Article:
On the Fence – Part 4 of 4
Now that you have gotten your fence installed and your horses are happily enjoying their new pasture, it’s time to think about maintenance and upkeep. No matter what style of fencing you have chosen, there will always be some maintenance that needs to be done to ensure that the fence will meet your needs for years to come.
Save Your Product Info – If you have information from products, installation manuals and receipts, save them so you can easily re-order additional product as needed. Installation manuals can also help if you need to do repairs in the future. When using splicing materials to fix a fence it is advisable to use the recommended components from the dealer or manufacturer. Review warranty information on your fence materials. Make sure that when you are doing maintenance, you don’t do something that would void the product warranty.
Keep an Eye on It – When it comes to keeping fence in working order, your best defense is vigilance. Walk, drive, or ride your fences often to see what areas may need some attention. Make this a regular part of your schedule (at least once a week). Always check fencing after high wind, storms or ice. When you walk the lines, you are more likely to see wear or damage that wouldn’t be visible if you just looked across the field at it. Taking care of small damage quickly will save time and money in repairs down the line.
Ground Control – Maintaining fence lines should involve regular ground maintenance including keeping the weeds and grass trimmed under fencing. It’s essential to keep electric fence working properly and makes it easier to see issues with fencing of any kind. Spraying fence lines with an herbicide can be used to keep overgrowth at bay. Be sure to carefully adhere to label instructions to protect your animals from potential dangers associated with these types of products.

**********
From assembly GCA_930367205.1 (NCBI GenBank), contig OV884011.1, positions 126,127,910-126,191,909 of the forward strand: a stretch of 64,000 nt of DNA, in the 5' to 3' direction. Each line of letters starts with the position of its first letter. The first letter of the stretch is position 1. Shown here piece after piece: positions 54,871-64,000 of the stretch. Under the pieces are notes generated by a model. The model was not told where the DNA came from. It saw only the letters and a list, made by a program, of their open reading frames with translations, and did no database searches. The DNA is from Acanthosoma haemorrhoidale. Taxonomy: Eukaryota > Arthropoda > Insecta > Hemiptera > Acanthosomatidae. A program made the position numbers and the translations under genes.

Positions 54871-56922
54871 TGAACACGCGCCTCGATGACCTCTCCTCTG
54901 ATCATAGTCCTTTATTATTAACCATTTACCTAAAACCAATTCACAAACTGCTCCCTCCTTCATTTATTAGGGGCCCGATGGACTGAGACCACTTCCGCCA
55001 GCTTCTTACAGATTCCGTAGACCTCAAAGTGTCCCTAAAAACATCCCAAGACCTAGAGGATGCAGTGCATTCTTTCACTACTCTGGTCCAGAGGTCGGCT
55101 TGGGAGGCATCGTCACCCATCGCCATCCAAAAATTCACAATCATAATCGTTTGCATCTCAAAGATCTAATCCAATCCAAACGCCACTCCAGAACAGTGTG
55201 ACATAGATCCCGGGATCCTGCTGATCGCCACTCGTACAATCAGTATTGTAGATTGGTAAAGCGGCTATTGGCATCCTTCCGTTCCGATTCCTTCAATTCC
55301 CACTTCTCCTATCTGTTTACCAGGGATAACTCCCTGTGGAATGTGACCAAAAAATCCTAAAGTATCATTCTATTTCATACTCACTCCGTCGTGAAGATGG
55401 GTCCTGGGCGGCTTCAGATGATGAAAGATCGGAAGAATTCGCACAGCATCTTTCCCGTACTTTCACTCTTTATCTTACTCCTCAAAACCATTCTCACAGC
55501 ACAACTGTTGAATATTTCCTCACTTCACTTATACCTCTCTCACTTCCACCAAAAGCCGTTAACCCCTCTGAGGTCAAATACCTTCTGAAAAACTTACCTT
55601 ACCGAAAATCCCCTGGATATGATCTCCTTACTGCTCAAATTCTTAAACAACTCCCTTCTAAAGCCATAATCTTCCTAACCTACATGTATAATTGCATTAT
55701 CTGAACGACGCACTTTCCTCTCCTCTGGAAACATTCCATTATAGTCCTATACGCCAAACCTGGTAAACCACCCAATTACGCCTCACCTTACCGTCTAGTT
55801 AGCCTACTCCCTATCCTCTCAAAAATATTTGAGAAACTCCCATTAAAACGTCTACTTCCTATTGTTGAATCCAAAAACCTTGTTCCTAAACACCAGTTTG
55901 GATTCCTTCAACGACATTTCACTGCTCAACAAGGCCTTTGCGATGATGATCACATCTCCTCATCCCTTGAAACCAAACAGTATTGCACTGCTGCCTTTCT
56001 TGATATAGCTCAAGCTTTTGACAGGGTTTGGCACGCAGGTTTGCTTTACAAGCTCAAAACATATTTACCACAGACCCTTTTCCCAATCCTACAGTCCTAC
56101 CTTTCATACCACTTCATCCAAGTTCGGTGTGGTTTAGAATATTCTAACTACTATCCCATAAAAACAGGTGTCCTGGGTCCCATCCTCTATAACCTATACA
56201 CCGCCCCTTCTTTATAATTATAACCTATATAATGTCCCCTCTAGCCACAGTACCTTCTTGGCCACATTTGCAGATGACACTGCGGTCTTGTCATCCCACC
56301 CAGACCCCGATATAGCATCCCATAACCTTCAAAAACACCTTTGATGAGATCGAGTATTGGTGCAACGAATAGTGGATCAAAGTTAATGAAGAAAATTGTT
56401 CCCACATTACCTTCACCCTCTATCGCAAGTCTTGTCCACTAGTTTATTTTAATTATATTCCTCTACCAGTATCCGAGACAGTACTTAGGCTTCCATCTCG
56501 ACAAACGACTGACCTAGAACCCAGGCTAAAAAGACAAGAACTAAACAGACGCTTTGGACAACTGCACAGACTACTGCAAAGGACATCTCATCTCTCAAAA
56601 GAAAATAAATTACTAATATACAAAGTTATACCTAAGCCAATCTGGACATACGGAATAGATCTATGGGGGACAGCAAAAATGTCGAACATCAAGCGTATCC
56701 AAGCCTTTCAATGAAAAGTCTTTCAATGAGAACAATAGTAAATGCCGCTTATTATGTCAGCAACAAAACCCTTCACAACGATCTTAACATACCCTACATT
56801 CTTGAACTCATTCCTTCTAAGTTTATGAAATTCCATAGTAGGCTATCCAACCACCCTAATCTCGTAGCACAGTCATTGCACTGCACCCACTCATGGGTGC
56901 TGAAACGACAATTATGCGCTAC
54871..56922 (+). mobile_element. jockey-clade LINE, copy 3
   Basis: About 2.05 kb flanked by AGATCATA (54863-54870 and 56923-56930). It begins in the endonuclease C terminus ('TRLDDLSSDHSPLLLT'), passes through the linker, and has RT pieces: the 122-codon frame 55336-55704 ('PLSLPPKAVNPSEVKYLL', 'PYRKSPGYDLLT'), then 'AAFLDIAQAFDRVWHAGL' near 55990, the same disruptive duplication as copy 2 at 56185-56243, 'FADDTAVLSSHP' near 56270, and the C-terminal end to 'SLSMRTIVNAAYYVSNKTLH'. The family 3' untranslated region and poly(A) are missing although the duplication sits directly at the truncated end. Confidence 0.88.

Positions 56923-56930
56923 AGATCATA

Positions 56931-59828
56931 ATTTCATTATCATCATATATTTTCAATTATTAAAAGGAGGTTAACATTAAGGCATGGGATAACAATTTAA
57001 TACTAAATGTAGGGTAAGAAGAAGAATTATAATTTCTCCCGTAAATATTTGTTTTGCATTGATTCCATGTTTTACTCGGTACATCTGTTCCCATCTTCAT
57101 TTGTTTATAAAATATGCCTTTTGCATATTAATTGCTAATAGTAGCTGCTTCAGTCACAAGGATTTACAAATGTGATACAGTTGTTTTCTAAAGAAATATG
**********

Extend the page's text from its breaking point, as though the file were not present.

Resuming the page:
Clean-up Crew – Painted wooden fences may need to be painted every 5- 7 years. Prior to painting, they should be cleaned with a power washer. Vinyl fences may also need to be power washed to keep them looking good. It’s not just about appearance, dirty or scum covered posts and rails can compromise the integrity of the fence over time. Be sure to use gentle cleaners and avoid anything that is harsh or abrasive, it may damage your fence.
Checking the Charge – For electric fencing, check to make sure the fence charger is supplying enough charge to deter livestock from pushing on the fence. Check the fence in several different areas using a voltmeter that is appropriate for fence testing. If you see large fluctuations or no power, trace your installation back to the charger to find where the issue lies. If you decided to put your fencing up in phases, it’s time to start thinking about your next project. You may want to give yourself some time to see how the fencing you originally selected meets the needs of your herd. If you get other livestock or the nature of your herd changes, it may require different fencing styles to meet those needs. Most equine properties employ more than one style of fencing in different areas, so don’t be afraid to try different options and put together the best system that will work for your property.